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Thread: My censored issue: Tibet

  1. #1

    My censored issue: Tibet

    Okay so I've tried numerous times to discuss this on e-sangha, only to be censored every time. First of all, I want to explain this: I carry a profound respect for His Holiness the Dalai Lama, (and even planned months in advance to see him in Seattle in 2 weeks! woo!) but there is somewhat of a - well what I feel - skewed history of Tibet.

    A few years ago I traveled to China. I only knew a superficial amount of Chinese history, but I asked a lot of questions. While I was there I met a Tibetan man who (was not in tibet, but Xi'an -- very far from home!) said it wasn't always so that the Dalai Lama and Communists we enemies.


    (Right to left) Dalai Lama, Mao Zedong, Panchen Lama; photographed by Hou Bo in 1954 in Beijing



    I only know a little about this, but there is a Maoist version of events of Tibet http://rwor.org/a/firstvol/tibet/tibet1.htm.

    From my experience most "Free Tibet" folks are good progressive people like myself. And I support Tibetan independence. However, I don't support some mythological romanticizing of Tibetan society, Tibetan Buddhism or even HHDL.

    I don't believe everything the Maoists claim , however they do have some valid criticisms of Tibetan feudal society.

    An excerpt from the Maoist claims:


    Serfs were treated like despised "inferiors"--the way Black people were treated in the Jim Crow South. Serfs could not use the same seats, vocabulary or eating utensils as serf owners. Even touching one of the master's belongings could be punished by whipping. The masters and serfs were so distant from each other that in much of Tibet they spoke different languages.

    It was the custom for a serf to kneel on all fours so his master could step on his back to mount a horse. Tibet scholar A. Tom Grunfeld describes how one ruling class girl routinely had servants carry her up and down stairs just because she was lazy. Masters often rode on their serfs' backs across streams.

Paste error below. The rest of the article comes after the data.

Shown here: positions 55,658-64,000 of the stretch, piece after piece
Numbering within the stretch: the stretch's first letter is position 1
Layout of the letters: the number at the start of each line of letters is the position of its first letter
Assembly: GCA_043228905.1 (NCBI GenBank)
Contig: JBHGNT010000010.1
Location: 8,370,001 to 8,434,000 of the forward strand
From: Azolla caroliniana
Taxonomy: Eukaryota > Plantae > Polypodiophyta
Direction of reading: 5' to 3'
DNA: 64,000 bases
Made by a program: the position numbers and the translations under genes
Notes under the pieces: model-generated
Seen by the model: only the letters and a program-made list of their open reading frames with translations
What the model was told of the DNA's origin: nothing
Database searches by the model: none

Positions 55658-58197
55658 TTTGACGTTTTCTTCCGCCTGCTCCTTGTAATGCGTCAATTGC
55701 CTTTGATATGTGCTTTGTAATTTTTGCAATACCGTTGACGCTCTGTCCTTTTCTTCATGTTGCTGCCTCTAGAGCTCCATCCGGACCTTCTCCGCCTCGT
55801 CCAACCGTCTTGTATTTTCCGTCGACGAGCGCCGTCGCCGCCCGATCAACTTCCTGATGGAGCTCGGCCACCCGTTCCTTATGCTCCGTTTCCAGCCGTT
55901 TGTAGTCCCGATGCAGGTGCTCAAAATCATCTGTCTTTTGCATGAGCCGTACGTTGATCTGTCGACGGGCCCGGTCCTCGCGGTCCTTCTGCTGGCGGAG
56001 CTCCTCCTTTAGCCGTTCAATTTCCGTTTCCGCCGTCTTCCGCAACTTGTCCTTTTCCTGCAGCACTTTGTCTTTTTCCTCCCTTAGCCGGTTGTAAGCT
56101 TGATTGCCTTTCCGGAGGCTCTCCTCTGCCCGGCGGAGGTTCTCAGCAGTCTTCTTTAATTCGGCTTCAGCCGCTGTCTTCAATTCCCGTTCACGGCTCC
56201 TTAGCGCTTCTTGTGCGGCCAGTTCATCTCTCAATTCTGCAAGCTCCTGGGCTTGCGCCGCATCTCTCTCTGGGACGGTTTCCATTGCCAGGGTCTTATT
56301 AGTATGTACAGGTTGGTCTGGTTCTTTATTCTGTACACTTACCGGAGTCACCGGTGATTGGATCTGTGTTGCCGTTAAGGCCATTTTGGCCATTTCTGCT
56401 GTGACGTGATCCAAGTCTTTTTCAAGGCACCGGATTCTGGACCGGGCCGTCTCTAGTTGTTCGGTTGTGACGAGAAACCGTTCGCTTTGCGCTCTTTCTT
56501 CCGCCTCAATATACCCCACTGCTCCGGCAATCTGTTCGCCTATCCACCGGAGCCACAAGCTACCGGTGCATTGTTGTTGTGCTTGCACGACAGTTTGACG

The only thing worse than a serf in Tibet was a "chattel slave," who had no right to even grow a few crops for themselves. These slaves were often starved, beaten and worked to death. A master could turn a serf into a slave any time he wanted. Children were routinely bought and sold in Tibet's capital, Lhasa. About 5 percent of the Tibetan people were counted as chattel slaves. And at least another 10 percent were poor monks who were really "slaves in robes."

    The lamaist system tried to prevent any escape. Runaway slaves couldn't just set up free farms in the vast empty lands. Former serfs explained to revolutionary writer Anna Louise Strong that before liberation, "You could not live in Tibet without a master. Anyone might pick you up as an outlaw unless you had a legal owner."
    Does anyone else have more information on this -- or informed opinions?

  2. #2

    Re: My censored issue: Tibet

    Unfortunately you can't watch it as you're outside the UK but the BBC is running an excellent series 'a year in tibet' following the lives of a number of people in one particular area, from the ricjkshaw driver, to the hotel owners and the local temple. There was also one called 'Lost Tibet' about the years before the invasion.